Various health ailments affect women differently. However, we lack long-term data to draw obvious conclusions about how illnesses or treatments vary due to gender. These data gaps affect care quality and outcomes. Fortunately, as the FemTech sector gains attention and venture capital funding, these gaps narrow.
Innovation for good
Public Health England (PHE) survey reports that “31% of women experience severe reproductive health problems, but under half seek help.” Yet, women’s health experiences go beyond reproductive health. For example, migraines affect women three times more than men, and endometriosis is just as prevalent among women as diabetes, yet receives far less attention and funding. FemTech innovations can alleviate stress and stigma while using artificial intelligence and big data to tailor solutions. FemTech, also called female technology, is a digital health sector that includes mobile apps, wearables, diagnostic tools and software. Although the women-centric market “comprises over 200 startups worldwide, 92% of which are founded and led by women,” it’s gender-agnostic. The industry welcomes startup founders, regardless of how they identify because digital health issues extend beyond gender. As Eirini Rapti, founder and CEO of Inne, said during a session at the Virtual FemTech Forum, “In order to live in a diverse world, we need to have more diverse leaders, too. And it goes beyond just women.” Regardless of who does the innovating, it’s clear there’s a strong need for end-to-end technology products that support and advance women’s health. Nevertheless, the sector faces several ongoing challenges, along with incredible opportunities.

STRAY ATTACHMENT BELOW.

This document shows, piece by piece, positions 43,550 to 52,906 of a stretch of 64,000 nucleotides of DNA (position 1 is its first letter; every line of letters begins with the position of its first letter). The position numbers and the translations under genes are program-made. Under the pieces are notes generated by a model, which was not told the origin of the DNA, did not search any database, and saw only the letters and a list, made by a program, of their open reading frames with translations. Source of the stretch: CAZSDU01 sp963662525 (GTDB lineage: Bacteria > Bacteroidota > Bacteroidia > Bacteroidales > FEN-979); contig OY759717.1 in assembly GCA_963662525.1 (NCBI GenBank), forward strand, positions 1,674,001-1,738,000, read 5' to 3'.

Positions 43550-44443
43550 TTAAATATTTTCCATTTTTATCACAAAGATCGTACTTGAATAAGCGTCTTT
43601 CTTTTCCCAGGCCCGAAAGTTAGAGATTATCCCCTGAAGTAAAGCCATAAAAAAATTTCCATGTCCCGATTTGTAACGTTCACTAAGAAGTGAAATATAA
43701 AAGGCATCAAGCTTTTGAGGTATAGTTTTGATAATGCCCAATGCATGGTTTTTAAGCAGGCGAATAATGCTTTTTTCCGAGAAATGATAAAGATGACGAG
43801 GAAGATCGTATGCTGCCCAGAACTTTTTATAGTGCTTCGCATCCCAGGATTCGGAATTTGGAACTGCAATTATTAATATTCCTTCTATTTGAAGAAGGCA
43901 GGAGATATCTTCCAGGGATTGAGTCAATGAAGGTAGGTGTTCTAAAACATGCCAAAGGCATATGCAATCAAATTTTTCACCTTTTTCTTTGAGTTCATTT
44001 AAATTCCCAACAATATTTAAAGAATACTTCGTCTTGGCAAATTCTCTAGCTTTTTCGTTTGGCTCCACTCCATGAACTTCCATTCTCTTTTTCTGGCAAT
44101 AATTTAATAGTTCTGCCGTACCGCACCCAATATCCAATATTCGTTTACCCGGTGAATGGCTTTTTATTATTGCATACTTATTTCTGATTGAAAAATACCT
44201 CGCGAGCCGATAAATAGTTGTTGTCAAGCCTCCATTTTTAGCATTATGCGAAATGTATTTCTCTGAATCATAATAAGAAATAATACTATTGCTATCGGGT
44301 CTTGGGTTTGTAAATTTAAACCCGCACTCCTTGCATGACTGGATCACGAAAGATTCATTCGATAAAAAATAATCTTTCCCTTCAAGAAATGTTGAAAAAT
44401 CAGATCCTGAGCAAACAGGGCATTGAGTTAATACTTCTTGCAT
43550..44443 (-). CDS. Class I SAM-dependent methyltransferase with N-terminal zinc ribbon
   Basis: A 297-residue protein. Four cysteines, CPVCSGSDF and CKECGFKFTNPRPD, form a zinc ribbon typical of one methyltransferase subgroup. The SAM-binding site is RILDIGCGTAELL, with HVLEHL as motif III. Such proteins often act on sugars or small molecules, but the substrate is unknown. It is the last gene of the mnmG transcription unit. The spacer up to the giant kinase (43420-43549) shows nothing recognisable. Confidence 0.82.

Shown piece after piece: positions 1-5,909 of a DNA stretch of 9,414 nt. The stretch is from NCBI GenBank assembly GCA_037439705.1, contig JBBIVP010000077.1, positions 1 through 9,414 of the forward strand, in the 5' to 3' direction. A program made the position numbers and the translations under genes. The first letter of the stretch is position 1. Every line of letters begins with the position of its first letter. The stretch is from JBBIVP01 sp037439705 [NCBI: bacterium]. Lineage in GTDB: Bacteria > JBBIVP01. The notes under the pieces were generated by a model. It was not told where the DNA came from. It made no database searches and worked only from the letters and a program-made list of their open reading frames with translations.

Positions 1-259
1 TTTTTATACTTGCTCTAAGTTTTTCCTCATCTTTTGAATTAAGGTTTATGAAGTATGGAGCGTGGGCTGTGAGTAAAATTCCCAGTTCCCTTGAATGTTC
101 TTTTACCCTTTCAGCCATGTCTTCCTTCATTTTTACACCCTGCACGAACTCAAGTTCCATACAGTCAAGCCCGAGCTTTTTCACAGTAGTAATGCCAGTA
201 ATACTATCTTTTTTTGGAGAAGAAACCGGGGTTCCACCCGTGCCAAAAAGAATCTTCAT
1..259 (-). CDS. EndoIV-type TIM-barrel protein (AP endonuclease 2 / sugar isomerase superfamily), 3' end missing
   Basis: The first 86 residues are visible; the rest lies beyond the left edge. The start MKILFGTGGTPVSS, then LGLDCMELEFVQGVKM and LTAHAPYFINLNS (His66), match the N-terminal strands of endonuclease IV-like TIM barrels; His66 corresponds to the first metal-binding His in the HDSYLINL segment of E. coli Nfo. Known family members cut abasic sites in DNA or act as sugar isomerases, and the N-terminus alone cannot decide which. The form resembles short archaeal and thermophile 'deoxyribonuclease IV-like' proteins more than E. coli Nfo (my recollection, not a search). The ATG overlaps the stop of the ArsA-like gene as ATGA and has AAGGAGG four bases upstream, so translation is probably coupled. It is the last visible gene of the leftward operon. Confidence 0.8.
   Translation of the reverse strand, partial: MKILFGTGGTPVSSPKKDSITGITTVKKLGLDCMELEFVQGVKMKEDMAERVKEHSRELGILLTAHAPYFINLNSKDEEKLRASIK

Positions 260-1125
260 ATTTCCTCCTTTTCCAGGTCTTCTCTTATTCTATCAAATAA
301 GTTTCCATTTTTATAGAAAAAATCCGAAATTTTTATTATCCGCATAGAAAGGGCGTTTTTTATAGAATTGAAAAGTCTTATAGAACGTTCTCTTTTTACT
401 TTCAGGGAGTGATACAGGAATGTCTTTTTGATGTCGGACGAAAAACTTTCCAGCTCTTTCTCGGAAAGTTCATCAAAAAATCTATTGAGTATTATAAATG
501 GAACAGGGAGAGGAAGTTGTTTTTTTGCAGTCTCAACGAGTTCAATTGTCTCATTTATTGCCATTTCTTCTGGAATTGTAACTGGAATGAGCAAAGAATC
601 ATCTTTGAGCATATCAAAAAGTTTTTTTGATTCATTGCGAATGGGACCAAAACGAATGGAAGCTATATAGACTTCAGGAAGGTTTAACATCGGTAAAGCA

What the future holds for FemTech
FemTech is in its early stages, meaning there are plenty of digital health aspects to study and explore. Rapid growth is possible thanks in part to the entrepreneurs striving to use technology to help underrepresented populations. Moreover, a combination of increased women’s health awareness and the rising frequency of chronic and infectious diseases among females is driving the demand for personalised solutions. Frost & Sullivan suggests the market could reach $50 billion by 2025, and that “50% of global healthcare customers are women, and they are the primary caregivers for the elderly and children.” Right now, reproductive-health technologies represent roughly 56.13% of the overall market, with the apps segment making up “an estimated 62.28% of the entire FemTech market,” according to the Global Female Technology (Femtech) Market: Analysis & Forecast. By identifying digital health gaps in less saturated markets, entrepreneurs can provide technologies to assist women and healthcare providers.Click here to learn more.